A GRAIN OF SAND
For six days, Shishya, an eight-year-old dark skinned boy, and his guru, Bapu, a white-bearded old man wearing a saffron robe, traveled through a barren land seeking for a place of rest. They reached a seaside village. At the marketplace, they found two men in ardent arguments. A crowd had gathered behind each man, each side rallying to his claim of the truth. Heated voices were raised. Clenched hands were waved. Neither side listened.
Bapu struck the end of his staff seven times on the ground. Then he turned around and walked out of the village. Shishya followed his guru.
They came upon a beach, where Bapu removed his sandals, sat cross-legged on the sand, and closed his eyes in meditation.
Shishya sat beside his guru, gazing out at the expanse of the ocean. For a long time, the boy said nothing. Then as the sun set toward the horizon, Shishya pulled on his guru’s robe. “Why were those two men arguing?”
Bapu opened his eyes. “Because they were divided by their faith.”
“What is faith?”
“Their ideas of God. Their ideas of why we are here on this earth.”
“And who is right? The first man? Or the second man?”
“Neither of them.” Saying this Bapu closed his eyes again in meditation.
Shishya sat thinking, gazing out onto the waters, trying to understand why if both men were wrong they argued as if they were right. When the sunset burned the horizon, the boy turned toward Bapu. He giggled, seeing how his guru’s long white hair and beard reflected the color from the setting sun, and how they had turned the same color as his robe. He pulled on his guru’s robe. “If neither of them is right, why do they fight?”
Bapu’s eyes, as warm as the sun, smiled upon the boy. “Because their minds are limited.”
“I don’t understand.”
“Take a handful of sand.”
Shishya scooped a handful of sand, white and dry and warm, fine particles sieving from between his fingers. He lifted his tiny hand up toward Bapu.
“Now look around you,” Bapu said. “How many handfuls of sand do you see on this beach?”
Shishya looked from one end of the beach to the other, craning his neck to take in the expanse of the shoreline that stretched as far as his eyes could see. “More than I can ever scoop in my lifetime.”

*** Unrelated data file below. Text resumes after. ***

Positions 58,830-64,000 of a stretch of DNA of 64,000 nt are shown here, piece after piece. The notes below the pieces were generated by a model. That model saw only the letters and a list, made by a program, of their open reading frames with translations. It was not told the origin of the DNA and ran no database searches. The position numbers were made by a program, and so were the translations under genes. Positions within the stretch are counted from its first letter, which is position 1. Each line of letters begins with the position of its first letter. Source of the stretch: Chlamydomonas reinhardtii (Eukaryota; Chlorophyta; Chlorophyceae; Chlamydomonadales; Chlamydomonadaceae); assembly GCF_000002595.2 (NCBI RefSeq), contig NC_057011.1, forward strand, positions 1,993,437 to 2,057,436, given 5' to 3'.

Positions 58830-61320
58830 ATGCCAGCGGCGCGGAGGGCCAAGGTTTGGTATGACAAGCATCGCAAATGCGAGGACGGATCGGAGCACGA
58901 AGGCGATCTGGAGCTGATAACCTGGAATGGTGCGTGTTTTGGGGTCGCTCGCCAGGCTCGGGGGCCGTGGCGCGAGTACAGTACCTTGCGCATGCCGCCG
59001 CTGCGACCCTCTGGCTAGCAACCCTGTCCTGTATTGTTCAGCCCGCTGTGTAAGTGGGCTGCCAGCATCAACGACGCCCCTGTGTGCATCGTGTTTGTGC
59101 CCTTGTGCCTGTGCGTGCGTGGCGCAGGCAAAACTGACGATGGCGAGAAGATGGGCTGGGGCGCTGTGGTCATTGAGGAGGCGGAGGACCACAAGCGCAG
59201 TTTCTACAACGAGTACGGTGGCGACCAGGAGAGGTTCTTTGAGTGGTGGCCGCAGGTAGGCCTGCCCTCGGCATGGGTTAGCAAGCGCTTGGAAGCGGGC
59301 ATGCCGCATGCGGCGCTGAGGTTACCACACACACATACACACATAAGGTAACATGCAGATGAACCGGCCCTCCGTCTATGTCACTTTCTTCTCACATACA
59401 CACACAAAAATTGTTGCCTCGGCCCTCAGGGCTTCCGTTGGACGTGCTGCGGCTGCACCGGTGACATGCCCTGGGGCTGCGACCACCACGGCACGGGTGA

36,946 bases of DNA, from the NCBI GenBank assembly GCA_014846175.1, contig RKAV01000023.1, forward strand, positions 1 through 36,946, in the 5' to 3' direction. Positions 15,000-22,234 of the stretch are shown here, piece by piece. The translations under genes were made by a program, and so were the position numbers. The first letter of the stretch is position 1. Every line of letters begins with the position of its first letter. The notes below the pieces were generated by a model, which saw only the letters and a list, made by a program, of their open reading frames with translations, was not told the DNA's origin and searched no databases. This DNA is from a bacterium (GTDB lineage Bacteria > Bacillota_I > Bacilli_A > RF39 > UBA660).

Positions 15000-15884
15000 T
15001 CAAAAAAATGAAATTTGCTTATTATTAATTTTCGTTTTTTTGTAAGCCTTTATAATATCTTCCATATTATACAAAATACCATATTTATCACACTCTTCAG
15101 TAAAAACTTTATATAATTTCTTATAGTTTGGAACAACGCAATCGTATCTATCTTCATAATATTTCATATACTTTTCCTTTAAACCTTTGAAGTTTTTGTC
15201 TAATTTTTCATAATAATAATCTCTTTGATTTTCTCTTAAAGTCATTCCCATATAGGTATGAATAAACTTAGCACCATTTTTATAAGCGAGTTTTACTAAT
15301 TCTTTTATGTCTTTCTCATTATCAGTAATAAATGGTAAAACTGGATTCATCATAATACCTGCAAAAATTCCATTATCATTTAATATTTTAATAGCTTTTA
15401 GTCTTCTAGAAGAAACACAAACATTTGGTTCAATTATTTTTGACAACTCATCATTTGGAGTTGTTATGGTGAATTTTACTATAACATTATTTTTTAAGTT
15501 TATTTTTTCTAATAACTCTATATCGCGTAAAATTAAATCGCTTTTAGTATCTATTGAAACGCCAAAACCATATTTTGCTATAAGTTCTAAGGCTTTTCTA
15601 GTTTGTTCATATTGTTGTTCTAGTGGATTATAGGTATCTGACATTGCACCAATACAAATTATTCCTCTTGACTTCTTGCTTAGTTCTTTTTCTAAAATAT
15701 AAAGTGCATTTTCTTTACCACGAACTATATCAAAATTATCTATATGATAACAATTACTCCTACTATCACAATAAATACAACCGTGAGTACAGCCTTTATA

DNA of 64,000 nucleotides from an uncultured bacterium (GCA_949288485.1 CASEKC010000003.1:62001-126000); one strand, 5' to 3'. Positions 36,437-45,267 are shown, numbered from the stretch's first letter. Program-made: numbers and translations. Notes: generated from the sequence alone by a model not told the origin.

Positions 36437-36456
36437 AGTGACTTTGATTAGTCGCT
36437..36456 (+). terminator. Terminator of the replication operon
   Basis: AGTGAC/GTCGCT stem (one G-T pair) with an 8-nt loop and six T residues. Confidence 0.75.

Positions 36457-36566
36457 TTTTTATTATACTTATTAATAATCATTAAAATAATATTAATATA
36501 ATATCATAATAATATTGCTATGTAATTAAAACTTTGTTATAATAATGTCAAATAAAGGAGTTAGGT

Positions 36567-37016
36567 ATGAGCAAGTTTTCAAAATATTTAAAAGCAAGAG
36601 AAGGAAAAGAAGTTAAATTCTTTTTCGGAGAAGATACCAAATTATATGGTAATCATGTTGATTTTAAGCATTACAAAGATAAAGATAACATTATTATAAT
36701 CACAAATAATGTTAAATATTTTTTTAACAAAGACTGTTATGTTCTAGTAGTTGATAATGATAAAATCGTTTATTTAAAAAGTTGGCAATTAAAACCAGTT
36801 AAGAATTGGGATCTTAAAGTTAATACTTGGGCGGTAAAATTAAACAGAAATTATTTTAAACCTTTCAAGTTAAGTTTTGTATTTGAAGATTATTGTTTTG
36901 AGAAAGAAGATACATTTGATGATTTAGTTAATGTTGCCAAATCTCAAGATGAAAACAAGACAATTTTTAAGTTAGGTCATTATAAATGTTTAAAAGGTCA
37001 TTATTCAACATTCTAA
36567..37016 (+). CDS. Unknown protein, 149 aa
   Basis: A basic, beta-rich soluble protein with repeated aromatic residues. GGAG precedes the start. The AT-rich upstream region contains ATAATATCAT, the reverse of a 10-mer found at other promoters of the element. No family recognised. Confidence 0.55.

“Good boy, you are right.” Bapu touched the boy’s shoulder. “Now take a grain of sand on your fingertip.”
Shishya poked his fingertip into the handful of sand and lifted his finger close to his eyes. “It’s so tiny,” he said. “I can hardly see it.”
“Now look at the sunset. Imagine that grain of sand on your fingertip is our sun. Now, look around you. Tell me what you see.”
“There are so many sands, so many suns.”
“You are right, my good boy. There are more stars in our universe than all the sand on this earth.”
“My mind is too small for such idea.”
“No human mind can ever grasp such truth.”
Shishya lifted his hand, full of sand. “What about those two men?”
“Trying to define or understand God is like trying to grasp the mystery of all the stars in our universe. It is like an ant trying to understand the immensity of this earth. Yet it is in our human nature to seek for the truth. So those two men are simply seeking for the same end, yet they do not know they are simply on a different path toward the same end. Both think their way is the only way. It is like one ant going east, the other going west, both claiming their way is the only way to reach the end of the earth. Their ideas are simply smaller than a grain of sand.”
Shishya gazed at his lifted hand and watched how the grains of sand sieved from between his fingers, catching the warmth of the sunset, falling in soft spray toward the earth.
*** End ***